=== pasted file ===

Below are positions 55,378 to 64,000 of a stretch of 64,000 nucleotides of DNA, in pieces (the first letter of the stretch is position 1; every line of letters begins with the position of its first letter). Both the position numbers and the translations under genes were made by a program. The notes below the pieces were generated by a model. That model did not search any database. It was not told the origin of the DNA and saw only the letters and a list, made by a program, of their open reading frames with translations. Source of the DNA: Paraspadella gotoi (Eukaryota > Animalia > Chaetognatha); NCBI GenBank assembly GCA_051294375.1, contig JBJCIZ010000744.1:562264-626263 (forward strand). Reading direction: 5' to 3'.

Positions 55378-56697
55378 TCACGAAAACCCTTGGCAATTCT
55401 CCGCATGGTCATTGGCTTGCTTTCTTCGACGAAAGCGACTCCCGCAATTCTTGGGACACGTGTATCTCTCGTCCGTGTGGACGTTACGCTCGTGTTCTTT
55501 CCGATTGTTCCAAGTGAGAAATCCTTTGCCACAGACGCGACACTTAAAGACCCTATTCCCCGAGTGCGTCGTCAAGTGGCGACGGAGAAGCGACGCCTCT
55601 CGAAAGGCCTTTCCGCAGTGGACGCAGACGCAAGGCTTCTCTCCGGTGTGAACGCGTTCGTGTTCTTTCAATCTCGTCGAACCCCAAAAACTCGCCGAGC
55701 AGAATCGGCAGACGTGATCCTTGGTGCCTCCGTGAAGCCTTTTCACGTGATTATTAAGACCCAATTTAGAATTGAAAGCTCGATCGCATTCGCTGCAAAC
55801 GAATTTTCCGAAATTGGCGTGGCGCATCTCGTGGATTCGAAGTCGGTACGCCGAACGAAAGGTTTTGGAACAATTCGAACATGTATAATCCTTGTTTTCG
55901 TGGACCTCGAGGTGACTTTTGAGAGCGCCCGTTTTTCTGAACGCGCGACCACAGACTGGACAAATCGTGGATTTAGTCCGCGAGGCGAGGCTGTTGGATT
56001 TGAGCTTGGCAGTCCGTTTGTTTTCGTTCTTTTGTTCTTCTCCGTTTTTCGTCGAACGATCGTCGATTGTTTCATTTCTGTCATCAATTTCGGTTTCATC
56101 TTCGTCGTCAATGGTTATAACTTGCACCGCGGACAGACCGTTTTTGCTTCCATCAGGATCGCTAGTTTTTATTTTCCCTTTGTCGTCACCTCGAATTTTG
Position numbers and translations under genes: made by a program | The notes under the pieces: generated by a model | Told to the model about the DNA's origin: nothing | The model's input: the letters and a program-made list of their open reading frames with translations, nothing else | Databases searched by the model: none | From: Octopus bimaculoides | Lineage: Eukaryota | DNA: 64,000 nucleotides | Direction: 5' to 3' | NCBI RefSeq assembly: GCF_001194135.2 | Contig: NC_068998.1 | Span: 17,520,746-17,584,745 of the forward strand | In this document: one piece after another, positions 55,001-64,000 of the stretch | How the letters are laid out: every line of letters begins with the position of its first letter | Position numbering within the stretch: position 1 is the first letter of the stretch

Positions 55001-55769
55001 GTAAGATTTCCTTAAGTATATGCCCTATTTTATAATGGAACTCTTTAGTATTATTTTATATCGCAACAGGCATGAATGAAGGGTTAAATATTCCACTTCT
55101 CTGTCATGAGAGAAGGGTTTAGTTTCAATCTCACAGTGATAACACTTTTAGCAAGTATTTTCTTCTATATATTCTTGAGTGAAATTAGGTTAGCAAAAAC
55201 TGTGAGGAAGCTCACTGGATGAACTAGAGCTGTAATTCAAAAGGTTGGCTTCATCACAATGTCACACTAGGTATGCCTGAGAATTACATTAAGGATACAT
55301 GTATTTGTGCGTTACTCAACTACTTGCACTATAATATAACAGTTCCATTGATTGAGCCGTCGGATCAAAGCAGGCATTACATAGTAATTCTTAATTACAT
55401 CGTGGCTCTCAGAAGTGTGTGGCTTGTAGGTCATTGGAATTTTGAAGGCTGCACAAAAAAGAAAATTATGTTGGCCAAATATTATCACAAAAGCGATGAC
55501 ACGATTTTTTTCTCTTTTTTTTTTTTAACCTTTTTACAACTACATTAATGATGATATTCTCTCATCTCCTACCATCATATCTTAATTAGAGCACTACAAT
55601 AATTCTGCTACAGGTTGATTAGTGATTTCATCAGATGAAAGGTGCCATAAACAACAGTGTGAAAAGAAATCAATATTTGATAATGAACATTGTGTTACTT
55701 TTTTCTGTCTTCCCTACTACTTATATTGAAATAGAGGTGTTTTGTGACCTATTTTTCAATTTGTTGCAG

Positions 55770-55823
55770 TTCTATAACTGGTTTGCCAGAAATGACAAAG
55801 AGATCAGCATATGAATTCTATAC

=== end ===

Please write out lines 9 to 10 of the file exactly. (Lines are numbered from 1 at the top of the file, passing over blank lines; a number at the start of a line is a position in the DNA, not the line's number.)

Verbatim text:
55901 TGGACCTCGAGGTGACTTTTGAGAGCGCCCGTTTTTCTGAACGCGCGACCACAGACTGGACAAATCGTGGATTTAGTCCGCGAGGCGAGGCTGTTGGATT
56001 TGAGCTTGGCAGTCCGTTTGTTTTCGTTCTTTTGTTCTTCTCCGTTTTTCGTCGAACGATCGTCGATTGTTTCATTTCTGTCATCAATTTCGGTTTCATC